Aug 26, 2016

NGD: Schecter C1 Artist Limited Edition (Repair + pics)

Exploring pawn shops in town for the first time I came across a small shop specializing in guitars.  Among the Squiers and Epiphones I found this gem (literally, it's a Schecter "Diamond Series") with a bit of corrosion at $100.

Fast forward to an easy fix and an incredible all-purpose guitar with a neck-through build, 24 frets, custom inlays, pearl binding, JB and '59 Seymour Duncan pickups, and custom 5-way switching on top of everything.

The guitar model is a "C1 Artist" from a mid-2000's limited edition run.  The main differences from a normal C1 are cosmetic upgrades and different inlays, the Seymour Duncan pickups, and the fantastic custom wiring setup.

The condition when I got it was far from perfect, but the reason I was able to get a price so great in the first place.  The screws had rusted but still worked fine, dust and dirt all over, mild corrosion and discoloration on all metal parts (although not too bad on the pickups themselves, fortunately).

Incredibly, the original strings, which were all but pure rust at this point, still played and were mostly in tune.  No matter, I couldn't get them off fast enough!  With the rusty strings out of the way, I got to work cleaning up the body.

I used a cheap toothbrush to scrub off the bridge.  Turns out it's a Gotoh TonePros.  Not sure how much of a difference that makes with a patina of corrosion, but that was fixed easily enough and it intonates perfectly.

Now the main part: fixing these corroded frets.  I started by wiping it all down and scrubbing the fretboard to get out any dust and dirt first.

My technique for restoring the frets was a little, err, homestyle, but I'm lacking in fine tools in my dorm room.  A piece of scrap plastic with a slit cut in protected the fretboard while I worked - a Scotch Brite pad worked in place of steel wool for removing the corrosion and cleaning it intensively.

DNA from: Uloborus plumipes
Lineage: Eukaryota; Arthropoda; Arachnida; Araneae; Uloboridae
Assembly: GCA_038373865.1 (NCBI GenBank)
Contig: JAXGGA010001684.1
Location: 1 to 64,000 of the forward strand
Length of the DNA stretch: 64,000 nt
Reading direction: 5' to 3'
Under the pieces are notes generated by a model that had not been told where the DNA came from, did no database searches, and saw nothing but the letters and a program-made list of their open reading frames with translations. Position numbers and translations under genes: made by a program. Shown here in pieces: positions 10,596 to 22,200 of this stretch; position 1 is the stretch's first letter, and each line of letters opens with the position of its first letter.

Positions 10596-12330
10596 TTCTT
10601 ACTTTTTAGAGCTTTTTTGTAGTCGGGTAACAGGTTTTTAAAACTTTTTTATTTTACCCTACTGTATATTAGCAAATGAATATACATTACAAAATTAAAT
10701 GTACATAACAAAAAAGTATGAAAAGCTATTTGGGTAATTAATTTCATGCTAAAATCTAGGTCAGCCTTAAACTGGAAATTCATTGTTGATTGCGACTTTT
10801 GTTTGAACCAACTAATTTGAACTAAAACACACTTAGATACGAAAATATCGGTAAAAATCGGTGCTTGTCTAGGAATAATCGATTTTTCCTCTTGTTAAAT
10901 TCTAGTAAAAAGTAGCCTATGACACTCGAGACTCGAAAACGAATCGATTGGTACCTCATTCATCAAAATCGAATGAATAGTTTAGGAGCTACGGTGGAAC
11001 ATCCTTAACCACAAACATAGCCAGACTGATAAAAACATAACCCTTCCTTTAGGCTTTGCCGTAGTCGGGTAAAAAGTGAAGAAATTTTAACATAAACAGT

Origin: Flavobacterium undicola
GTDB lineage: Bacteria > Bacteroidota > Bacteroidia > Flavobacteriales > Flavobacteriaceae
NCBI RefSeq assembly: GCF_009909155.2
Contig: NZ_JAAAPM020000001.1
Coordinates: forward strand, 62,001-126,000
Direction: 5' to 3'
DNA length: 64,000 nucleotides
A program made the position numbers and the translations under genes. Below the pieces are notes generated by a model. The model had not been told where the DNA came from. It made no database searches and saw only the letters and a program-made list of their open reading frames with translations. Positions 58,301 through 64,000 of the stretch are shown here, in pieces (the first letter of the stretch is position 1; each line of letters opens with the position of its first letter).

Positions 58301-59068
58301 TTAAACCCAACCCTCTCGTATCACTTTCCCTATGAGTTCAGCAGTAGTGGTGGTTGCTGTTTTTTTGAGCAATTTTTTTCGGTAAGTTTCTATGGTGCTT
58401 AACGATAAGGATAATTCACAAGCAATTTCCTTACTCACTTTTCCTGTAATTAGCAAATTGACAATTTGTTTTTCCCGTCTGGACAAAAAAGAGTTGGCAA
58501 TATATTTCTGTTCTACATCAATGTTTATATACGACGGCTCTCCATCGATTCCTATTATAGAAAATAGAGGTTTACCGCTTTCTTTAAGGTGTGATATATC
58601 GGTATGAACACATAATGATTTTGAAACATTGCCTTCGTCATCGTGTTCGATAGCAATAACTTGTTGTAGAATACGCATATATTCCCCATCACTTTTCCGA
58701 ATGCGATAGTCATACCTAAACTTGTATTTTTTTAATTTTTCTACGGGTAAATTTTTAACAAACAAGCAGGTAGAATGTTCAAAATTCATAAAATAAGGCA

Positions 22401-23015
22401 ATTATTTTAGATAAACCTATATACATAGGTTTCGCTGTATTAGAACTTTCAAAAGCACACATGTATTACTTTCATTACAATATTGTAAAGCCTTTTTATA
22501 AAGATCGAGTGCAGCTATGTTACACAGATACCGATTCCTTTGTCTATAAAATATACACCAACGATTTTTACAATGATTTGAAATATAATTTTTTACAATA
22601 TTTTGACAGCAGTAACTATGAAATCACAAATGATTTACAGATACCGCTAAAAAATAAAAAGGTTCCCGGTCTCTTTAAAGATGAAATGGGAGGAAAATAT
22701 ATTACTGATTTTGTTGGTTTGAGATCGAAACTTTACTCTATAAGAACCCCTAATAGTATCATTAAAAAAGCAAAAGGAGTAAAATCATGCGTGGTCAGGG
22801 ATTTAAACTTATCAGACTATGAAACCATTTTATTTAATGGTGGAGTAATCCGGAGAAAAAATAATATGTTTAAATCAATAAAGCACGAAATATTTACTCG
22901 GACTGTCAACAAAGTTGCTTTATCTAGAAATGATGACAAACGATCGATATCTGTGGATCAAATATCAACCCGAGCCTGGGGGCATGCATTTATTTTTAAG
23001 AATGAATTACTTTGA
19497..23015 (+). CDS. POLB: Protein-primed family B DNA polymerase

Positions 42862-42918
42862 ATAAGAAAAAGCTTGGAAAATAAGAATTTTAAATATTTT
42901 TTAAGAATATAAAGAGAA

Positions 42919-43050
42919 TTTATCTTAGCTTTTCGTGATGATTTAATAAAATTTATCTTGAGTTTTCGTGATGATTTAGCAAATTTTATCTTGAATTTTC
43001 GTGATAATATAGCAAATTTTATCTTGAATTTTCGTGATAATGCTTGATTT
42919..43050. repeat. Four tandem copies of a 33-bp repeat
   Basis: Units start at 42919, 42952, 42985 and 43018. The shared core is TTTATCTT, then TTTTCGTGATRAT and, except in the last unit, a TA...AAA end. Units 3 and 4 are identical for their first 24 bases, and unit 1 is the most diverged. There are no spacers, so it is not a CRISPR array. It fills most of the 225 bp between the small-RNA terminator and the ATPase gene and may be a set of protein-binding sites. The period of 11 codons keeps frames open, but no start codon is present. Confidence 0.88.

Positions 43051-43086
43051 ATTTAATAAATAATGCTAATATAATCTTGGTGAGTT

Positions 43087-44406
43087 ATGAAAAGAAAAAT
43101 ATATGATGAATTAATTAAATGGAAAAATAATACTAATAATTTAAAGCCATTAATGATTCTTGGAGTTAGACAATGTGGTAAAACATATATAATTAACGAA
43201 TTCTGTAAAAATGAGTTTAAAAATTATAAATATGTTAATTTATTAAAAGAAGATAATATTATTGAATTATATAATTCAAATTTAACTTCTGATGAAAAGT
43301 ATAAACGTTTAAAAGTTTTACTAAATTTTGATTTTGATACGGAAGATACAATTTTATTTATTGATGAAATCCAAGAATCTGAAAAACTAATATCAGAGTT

Note: if you have 0000 steel wool on hand, it should make for a finer finish than a Scotch Brite pad and your frets may thank you in the end for it.  If you do use steel wool though, absolutely tape off your pickups first because trust me, you don't want steel fibers all over those magnets.

Cleaned frets on the left, corroded on the right
This whole process took maybe 2 hours from start to finish, including restringing.  Not at all a bad bit of work to bring this to a fully playable (and excellent sounding) guitar!

I also own a "lower end" Schecter Omen 6, and having experienced both I can confidently say that Schecter builds some of the finest quality guitars I have ever handled.  For the money they are outstanding; in terms of build quality they're second to none, and the sustain in particular never fails to impress.  

The only problem I've ever noted is issues with the potentiometers and switches being noisy and sometimes unreliable.  Schecter, if you're listening, I'd check your pot dealer (heh), but hey, it could just happen to be issues with the particular guitars I've handled.

The pearl binding around the edges is gorgeous in person

The sound of the C1 plugged in is incredible for the price.  The pickups are warm but vibrant, and the sustain means the notes keep on singing.  The great pickup choice is accentuated by a rare but excellent switching setup, described as:
1 - Bridge humbucker

2 - Bridge single coil (bridge side) + Neck single coil (bridge side) in parallel
3 - Bridge single coil (neck side) + Neck single coil (neck side) in series
4 - Bridge single coil (neck side) + Neck single coil (neck side) in parallel
5 - Neck humbucker

While this omits the typical "Bridge humbucker + neck humbucker in parallel" option, it's not missed among the alternatives.  The switching layout feels very familiar to the Strat player, with 2 and 4 providing a lower output "quackier" position, yet at the same time unfamiliar, as each position has substantially more output and warmth and each position is hum-cancelling.

Despite looking like a very "metal" guitar, the Schecter C1 has surprisingly some warm and bell-like tones and can even pull a reasonable Strat approximation in positions 2 and 4.  It doesn't do the synthetic sine wave-esque metal tones of EMG pickups that many Schecters come with, but instead has a versatile setup both modern and classic, with features attractive to fans of both Fenders and Gibsons.  

Perhaps I'm still in the infatuation stage of "New Guitar Day", but this seems to me to be an excellently designed guitar built with expert care.  It's survived a decade or so of abuse and corrosion, and the worst effects now are slightly scratchy electronics, and I'm excited to hear where this guitar will take me next.  Thanks for reading, and as always, stay tuned for more!

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